At that time no iron track touched any part of Kansas soil. Passengers and mail were carried westward by [stage] coach, which left Leavenworth every morning, westward.
My destination was Osawkie, about forty miles west, on the great military road [Fort Leavenworth to Fort Riley], where it crosses the Grasshopper River [now Delaware River; “old” Ozawkie moved for Perry Reservoir]. This river is a northern affluent of the Kaw, or Kansas River, and the town is perhaps ten or twelve miles north of the then-famous city of Lecompton, capital of the territory of Kansas.
In Osawkie, I expected to find an acquaintance who had during the first excitement of settlement migrated, and who was a factor in bringing me into the territory.
He was an adventurous descendant of the Pilgrim mothers, and had carried a Sharpe’s rifle, I think, with “Osawatomie Brown,” [John Brown] certainly with “Jim Lane.” I reached his cabin situated in a lovely grove on the banks of the Grasshopper, on that Sunday evening and was made tumultuously welcome by friend Abner Lowell.
I observed that during all our conversation Abner’s eyes wandered suspiciously toward my prospective boring machine, which I had carefully deposited in a corner of the room. Finally he took it, and rolling back the blanket of his bunk, he deposited it out of sight in the straw beneath. Then bolting the door he drew off a shoe from one of his sockless feet and traced, to my astonishment, the course of a rifle ball that had entered his heel and came out near the joint of his little toe. Then carefully drawing on the shoe, he whispered to me these remarkable words:
“Tommy, that is what I received following Jim Lane’s advice.”
“But,” said the now excited and bewildered youth, “you wasn’t shot, was you?” Abner was a Boston man, and he said deliberately, “Where you observe that apparent disturbance of the anatomy of my foot, a ball has perforated me.”
“But, Good Heavens, did they shoot you?” “Precisely.” “Border ruffians?” “Exactly.”
Now, in my innocence, I had hardly realized that any missile, flung even out of the mouth of a blunderbuss in the hands of the other party, would have struck one of the elect. But here was evidence that the rascals had boring machines that would bore holes in the other fellows, if they choose to “monkey” with them at too close quarters.
I think I was a little slow at that period of my life, for it took me some time to assimilate this new idea and all it might mean to me in the conflicts I had laid off to have with the “bad men.” But by and by an equilibrium in the mental faculties was restored, and I was in a condition to go into details. I remembered that Abner had pointed out the entrance of the ball at the heel, and an exit at the toe, and I began to speculate how such a thing was possible. “Why Abner,” said I, “I can’t see how it happened. How could a ball get in at the heel and come out near the toe?” Now Abner was “the noblest work of God;” so he said, “if you will never mention it to an unsympathetic world, I will tell you, Our heels were toward them.” Then I was stricken dumb. Here had I come down to Kansas with a double barreled rifle, “breathing defiance and scorn,” to help swell the number that was to drive the border ruffians like sheep out of the territory. I find my best friend, one of the very elect, peppered with border-ruffian lead; and a thousand times worse, peppered in the heel, and mortal afraid to have a gun seen in his cabin.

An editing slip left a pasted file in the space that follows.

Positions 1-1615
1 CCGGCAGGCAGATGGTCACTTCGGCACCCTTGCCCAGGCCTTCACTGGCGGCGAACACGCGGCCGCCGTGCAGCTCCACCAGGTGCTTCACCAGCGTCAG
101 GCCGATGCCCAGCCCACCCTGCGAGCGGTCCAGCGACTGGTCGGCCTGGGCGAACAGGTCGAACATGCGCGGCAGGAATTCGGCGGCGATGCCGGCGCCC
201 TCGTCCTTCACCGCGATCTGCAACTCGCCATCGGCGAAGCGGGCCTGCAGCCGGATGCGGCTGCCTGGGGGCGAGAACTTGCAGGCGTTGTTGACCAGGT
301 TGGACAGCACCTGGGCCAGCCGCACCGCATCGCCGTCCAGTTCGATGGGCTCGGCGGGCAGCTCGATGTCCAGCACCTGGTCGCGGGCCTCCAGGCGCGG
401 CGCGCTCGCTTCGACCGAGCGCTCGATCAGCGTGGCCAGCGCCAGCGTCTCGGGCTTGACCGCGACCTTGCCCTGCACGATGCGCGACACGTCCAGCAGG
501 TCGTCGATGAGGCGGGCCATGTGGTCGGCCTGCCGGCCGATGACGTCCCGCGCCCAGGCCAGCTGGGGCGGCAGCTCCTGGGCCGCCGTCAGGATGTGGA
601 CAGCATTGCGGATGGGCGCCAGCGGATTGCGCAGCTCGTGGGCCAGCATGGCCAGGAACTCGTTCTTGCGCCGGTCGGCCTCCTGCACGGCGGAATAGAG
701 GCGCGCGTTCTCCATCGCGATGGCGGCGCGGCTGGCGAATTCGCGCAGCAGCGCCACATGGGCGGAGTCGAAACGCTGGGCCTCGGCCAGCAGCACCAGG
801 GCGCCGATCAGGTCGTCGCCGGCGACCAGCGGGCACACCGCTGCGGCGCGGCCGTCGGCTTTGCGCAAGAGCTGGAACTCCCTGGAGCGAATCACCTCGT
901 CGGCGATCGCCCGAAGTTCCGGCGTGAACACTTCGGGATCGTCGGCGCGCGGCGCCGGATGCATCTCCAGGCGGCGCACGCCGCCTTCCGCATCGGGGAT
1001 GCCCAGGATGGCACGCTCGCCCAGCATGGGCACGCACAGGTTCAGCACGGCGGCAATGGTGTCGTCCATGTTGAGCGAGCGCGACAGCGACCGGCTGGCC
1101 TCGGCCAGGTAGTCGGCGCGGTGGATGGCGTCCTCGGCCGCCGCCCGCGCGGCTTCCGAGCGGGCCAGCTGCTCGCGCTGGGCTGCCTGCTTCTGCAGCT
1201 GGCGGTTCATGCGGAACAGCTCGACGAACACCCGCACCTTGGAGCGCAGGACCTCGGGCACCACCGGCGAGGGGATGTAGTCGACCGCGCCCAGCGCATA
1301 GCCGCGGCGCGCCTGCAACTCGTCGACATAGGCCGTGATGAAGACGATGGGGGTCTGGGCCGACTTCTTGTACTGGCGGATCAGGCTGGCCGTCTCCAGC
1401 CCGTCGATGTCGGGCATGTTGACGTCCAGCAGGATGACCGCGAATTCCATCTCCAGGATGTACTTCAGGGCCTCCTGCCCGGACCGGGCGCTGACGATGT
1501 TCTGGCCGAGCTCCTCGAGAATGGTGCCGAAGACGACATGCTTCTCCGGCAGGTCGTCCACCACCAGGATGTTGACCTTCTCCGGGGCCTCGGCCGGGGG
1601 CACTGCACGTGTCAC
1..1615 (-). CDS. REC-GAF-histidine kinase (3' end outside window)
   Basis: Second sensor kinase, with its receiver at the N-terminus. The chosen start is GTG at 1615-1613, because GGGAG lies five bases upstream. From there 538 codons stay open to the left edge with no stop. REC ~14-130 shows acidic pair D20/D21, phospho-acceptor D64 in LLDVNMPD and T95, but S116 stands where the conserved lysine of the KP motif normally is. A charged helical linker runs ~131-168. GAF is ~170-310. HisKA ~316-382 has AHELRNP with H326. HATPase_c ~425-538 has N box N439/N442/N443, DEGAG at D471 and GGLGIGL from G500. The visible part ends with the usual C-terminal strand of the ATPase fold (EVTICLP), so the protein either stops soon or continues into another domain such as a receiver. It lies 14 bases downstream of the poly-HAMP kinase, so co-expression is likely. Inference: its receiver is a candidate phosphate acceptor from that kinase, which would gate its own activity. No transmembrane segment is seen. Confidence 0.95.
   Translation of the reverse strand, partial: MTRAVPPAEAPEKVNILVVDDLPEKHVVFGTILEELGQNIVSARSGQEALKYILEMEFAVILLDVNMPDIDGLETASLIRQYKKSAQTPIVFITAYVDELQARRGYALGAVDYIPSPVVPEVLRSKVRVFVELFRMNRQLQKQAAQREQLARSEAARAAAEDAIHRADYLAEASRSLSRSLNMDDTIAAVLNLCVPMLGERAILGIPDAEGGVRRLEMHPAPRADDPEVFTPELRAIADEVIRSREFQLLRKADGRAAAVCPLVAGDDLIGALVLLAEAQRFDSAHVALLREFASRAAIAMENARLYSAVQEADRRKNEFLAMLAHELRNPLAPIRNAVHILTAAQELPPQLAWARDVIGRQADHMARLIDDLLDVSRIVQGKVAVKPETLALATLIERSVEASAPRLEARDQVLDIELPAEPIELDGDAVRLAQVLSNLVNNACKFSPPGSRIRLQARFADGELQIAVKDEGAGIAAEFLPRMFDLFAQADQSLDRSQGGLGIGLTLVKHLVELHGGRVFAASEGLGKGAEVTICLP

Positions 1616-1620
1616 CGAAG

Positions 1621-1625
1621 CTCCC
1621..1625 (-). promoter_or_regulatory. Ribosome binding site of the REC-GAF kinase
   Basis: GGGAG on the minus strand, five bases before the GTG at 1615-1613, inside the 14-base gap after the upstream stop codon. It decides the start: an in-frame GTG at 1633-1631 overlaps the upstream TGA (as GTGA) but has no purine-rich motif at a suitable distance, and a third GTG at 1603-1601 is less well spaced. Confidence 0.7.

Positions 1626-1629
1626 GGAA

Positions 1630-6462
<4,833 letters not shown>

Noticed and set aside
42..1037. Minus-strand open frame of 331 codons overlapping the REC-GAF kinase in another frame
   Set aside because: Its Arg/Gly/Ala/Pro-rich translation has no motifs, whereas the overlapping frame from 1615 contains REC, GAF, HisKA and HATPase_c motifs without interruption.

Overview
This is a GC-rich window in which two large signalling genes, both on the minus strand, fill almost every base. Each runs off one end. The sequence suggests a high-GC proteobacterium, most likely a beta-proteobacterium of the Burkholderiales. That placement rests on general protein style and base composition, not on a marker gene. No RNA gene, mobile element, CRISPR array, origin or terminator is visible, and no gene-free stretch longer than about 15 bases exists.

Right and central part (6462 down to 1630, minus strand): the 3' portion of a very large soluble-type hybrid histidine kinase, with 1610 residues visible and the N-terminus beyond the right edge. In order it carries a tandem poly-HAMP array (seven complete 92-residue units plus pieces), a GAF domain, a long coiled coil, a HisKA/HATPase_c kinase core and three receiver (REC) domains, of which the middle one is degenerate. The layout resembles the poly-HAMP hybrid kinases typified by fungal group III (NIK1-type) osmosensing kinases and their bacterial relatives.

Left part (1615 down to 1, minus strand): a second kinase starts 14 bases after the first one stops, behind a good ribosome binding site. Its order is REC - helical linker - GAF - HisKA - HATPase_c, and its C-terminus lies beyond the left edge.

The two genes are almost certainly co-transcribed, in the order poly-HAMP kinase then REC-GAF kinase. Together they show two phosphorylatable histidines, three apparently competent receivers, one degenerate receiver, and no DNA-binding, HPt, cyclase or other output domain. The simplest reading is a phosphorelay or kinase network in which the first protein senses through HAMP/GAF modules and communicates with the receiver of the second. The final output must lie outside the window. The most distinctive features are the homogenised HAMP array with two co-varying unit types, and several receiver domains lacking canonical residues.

It was a little too much for me. My equilibrium was again knocked from under me, and I soon crawled under Abner’s blankets, dreaming of conflicts galore, full of peppered heels, and with a sad ending.
The next morning friend Abner advised that the “bloody legend” be filed off the gun stock. He argued in this way: “The legend will not render the rifle more efficacious in delivering its missile. If captured, your rifle will show to the enemy your vindicative purpose. If seen by my pro-slavery neighbors, while you remain here, we will both be under their [ illegible] ; and that the original and avowed purpose of a rifle is to deliver bullets ascending to the owner’s desire, and not for promulgating sentimental ‘legends’.” With these realistic arguments for the removal of this dangerous “legend” I had nothing in oppose, and really, I said to myself, it is not possible to establish a reputation, or make a record for this path finder with my “legend” however sentimentally bloody it may be. So I will wait for the record. And then stamp in enduring brass a record of its noble victories.